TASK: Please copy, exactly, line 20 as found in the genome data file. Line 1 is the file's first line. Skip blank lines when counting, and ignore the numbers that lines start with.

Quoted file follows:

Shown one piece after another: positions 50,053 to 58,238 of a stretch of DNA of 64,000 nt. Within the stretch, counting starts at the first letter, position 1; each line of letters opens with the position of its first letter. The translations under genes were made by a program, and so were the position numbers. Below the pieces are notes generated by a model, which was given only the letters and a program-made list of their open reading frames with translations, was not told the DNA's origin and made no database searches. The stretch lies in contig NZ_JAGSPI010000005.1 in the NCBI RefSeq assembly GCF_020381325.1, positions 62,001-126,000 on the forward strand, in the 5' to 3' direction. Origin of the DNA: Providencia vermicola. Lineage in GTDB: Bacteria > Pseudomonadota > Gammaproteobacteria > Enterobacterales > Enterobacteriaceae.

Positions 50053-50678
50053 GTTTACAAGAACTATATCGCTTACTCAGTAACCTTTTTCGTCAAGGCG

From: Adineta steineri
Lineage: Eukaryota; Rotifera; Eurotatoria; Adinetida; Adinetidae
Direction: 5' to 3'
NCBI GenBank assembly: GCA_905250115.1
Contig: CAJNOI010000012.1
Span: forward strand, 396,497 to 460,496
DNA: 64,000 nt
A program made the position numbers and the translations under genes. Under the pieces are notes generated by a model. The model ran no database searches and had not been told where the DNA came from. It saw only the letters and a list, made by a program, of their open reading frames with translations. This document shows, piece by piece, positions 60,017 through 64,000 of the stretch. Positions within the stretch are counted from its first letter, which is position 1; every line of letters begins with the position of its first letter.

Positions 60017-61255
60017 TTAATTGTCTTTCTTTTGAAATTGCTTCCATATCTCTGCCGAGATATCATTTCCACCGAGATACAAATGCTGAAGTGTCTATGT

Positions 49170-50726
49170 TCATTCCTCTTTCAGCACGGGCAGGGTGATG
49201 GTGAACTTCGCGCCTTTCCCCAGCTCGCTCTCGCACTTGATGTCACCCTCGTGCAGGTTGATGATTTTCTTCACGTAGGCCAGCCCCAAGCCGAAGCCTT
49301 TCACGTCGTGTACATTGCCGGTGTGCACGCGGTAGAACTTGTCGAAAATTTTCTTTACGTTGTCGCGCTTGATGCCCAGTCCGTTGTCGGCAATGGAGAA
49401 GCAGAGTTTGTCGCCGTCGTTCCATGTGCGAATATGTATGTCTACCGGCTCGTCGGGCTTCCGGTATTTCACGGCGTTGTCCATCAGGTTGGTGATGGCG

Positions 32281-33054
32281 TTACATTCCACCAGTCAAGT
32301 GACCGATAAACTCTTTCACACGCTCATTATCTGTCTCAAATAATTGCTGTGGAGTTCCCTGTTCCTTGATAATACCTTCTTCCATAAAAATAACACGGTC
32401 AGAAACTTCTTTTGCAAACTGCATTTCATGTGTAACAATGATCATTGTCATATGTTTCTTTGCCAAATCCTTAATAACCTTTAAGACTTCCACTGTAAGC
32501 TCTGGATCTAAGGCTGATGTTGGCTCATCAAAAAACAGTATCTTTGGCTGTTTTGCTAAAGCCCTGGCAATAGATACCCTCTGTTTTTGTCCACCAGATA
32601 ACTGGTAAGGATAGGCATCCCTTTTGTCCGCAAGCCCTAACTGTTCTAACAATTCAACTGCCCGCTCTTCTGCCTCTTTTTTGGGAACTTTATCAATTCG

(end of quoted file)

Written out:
32281 TTACATTCCACCAGTCAAGT